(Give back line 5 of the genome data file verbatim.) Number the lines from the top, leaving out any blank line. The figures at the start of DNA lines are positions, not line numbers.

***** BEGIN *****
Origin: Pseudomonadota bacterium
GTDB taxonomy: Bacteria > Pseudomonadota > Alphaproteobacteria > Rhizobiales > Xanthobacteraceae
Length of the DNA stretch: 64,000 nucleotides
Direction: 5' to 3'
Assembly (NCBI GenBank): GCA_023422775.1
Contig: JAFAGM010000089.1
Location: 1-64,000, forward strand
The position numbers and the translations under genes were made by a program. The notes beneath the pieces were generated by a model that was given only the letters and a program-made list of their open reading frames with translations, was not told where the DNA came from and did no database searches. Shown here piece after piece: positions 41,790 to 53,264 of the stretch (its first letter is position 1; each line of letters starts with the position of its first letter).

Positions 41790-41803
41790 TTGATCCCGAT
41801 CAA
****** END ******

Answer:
Assembly (NCBI GenBank): GCA_023422775.1